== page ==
Working in the 2020s is a challenge; but there are productivity strategies you can master
There might not be a medical diagnosis officially called “burn out,” and there might not be specific medications used to treat such cases, but the medical community is well aware of what the Mayo Clinic terms, “a state of physical or emotional exhaustion that also involves a sense of reduced accomplishments and loss of personal identity.” Wow, hits the nail on the head, doesn’t it?
For some it’s going to be personal issues that are affecting your work performance. For others it may be the job itself. It’s just “gotten to you;” you can’t put your finger on it, but it’s just become “too much.” Some questions – again from the Mayo Clinic – to ask yourself if you’re starting to suspect you’re feeling burnt out include:
- Are you increasingly cynical or “numb” at work?
- Feel like you lack enough energy and or have trouble sleeping?
- Have you begun using substances – including food – to make work “tolerable”?
- Starting to become irritable with co-workers, impatient with customers and snappy with clients?
Answering “yes” to some of the above is pretty good indicator that you are indeed suffering from some type of work-related stress – or what we’re going to go ahead and call “burn out.”
So, what to do about it? Here’s five ways out of your predicament.
Blocking Out Internet Distractions Means More Productivity, Which Leads to Satisfaction
#1. The internet is a marvel
Literally everything humans have ever conceived of at the touch of a button! But this double-edged sword comes with a host of obstructions and hindrances to productivity. Things like social media and clickbait articles are deliberately designed to impede your productivity. Their entire business model centers around having you stay on their page for as long as possible and then come back for another “hit” as often as possible.
It’s time to wage war on digital distractions. Some fabulous tools for doing so are called productivity apps. Most companies haven’t blocked internet access at work, as workers do need the web, but you can install blocking apps that restrict access to sites that are not conducive to getting stuff done.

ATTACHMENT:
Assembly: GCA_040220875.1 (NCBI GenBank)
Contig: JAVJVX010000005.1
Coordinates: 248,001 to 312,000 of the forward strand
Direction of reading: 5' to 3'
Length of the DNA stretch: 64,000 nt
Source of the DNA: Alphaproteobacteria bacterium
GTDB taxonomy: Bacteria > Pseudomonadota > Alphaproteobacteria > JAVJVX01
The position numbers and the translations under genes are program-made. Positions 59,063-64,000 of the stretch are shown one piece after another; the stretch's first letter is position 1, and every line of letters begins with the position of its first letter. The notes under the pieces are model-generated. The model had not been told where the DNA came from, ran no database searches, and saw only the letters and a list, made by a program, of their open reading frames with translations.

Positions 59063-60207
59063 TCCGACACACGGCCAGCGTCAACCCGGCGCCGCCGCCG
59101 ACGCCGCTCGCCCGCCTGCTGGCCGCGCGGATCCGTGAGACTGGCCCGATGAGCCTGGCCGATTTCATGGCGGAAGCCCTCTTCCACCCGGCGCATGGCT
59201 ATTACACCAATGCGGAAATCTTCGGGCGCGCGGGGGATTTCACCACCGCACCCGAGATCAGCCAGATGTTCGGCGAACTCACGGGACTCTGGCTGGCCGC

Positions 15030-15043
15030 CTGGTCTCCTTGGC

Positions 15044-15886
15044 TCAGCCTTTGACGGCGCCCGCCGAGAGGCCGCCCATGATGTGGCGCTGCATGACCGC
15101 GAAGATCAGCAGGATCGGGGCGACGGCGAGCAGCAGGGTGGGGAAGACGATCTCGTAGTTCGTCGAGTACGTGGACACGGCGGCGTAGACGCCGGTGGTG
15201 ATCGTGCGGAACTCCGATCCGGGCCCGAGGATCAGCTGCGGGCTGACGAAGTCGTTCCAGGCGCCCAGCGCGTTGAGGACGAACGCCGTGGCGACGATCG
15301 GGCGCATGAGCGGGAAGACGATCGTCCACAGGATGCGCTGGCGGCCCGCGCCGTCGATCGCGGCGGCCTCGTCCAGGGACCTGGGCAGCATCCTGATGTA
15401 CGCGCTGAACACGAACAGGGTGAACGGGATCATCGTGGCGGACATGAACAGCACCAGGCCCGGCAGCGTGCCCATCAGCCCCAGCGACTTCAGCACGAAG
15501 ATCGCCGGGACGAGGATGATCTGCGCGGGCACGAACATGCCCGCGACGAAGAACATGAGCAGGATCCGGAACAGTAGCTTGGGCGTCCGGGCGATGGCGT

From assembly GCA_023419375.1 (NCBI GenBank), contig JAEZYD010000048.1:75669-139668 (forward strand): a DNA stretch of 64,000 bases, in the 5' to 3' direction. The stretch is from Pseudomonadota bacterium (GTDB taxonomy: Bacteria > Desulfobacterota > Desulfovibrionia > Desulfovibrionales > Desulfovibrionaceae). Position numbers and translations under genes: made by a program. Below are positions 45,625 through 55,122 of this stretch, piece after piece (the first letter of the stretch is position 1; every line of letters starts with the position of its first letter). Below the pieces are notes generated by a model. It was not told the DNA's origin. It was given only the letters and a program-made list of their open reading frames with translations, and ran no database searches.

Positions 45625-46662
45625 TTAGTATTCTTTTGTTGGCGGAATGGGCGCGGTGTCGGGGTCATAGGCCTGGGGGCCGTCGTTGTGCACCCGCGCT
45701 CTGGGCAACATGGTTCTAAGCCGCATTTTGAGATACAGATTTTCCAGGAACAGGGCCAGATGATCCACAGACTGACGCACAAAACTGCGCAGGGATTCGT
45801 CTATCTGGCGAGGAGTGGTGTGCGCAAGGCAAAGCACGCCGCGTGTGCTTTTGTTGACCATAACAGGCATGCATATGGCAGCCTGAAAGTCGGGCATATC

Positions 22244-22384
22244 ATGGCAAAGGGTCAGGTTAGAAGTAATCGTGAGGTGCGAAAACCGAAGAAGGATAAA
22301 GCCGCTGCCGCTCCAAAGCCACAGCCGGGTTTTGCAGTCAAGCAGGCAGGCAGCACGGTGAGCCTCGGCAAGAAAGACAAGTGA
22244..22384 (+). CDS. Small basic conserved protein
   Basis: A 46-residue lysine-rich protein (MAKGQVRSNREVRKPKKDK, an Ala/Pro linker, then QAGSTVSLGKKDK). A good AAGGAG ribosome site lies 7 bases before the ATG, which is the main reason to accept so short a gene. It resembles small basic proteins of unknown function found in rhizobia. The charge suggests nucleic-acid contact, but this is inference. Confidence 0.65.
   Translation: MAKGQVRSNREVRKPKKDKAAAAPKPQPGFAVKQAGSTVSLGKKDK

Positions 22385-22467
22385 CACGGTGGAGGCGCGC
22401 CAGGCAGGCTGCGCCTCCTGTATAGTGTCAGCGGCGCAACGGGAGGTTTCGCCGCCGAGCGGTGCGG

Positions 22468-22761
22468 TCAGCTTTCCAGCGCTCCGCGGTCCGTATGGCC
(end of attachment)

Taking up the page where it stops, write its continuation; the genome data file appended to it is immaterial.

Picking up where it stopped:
It’s really quite simple: After downloading and installing the app, you choose your specific settings, schedule specific work times, and then sit back and let the app do the rest. If you feel an “internet itch” at 10 a.m. – when you’re supposed to be working on that project with a deadline tomorrow – the app blocks you from strolling over to your favorite news magazine or social media site.
And, not to get too personal, but such as apps also block adult content – which doesn’t only include what you’re thinking of – but also sites related to gambling and the like. “Deliver me from temptation” is the general idea.
#2. Sit on a stool or exercise ball, not a chair
Speaking in an NPR interview, Daniel Lieberman, Professor in the Department of Human Evolutionary Biology at Harvard, explains the rational for getting rid of the comfy office chair, “Until recently, all human beings pretty much either sat on the ground, or if they didn’t have chairs, they were stools or benches or things like that … there are a lot of muscles that we use in our backs to hold up our upper body. And those muscles … atrophy. And weak muscles then make us more prone to back pain.”
This is interesting as you don’t need a PhD to link pain to productivity. People in chronic pain can’t think straight. So, think about the hours you sit and what they are doing to your back. Back pain is among the most common office worker complaint. Who knows how many are feeling in the dumps because they spend hour sitting slumped in a chair?
#3. Use the timer trick
“The Timer Trick” – This one has been talked about to death so we’ll only mention it quickly. Many find that scheduling a work segment – say, 25 minutes – followed by a break is a way to decrease tedium and relieve that “I-can’t-do-this-***-for-one-more-second!” feeling.
Knowing there’s an end point equals hope. It should be noted that those productivity apps we talked about in item one, all feature some kind of similar timer.
Don’t Ignore “Classic” Time-Tested Advice to Help You Get Back in the Game
#4. Tying in to the above is the classic, “eat well, sleep well and exercise more.”
Harder said than done, but if – as many have – you’ve been forced to cut down on gym trips due to lockdowns or other issues, you’ve got to find a way to compensate.
The brain needs oxygen, your body need nutrients and both need rest. Skip one support beam in this triangle and the house collapses. Get your blood moving, eat more veggies and skip the Netflix binge-watching.
#5. The Dali Lama walks into a deli. “What’ll ya have?” asks the wait staff. “Make me one with everything.”
A lame joke? Maybe. But every time “mindfulness” is brought up, people toss out similarly silly lines or other feeble “jokes.” Jokes aside, mindfulness is all the rage right now for a simple reason: it works.
Meditation can be one variant, but simply sitting, closing one’s eyes and breathing deeply for a few minutes can work wonders on a fried brain. No need to shave your head and start chanting “ohmmm,” just stop, shut up and ‘smell the roses’, as they say.
By axing digital distractions with blocking apps, thinking about posture, exercise, food and sleep – as well as spending a few minutes each day doing nothing, you may soon see your funk lifted and be back to the old “new” you.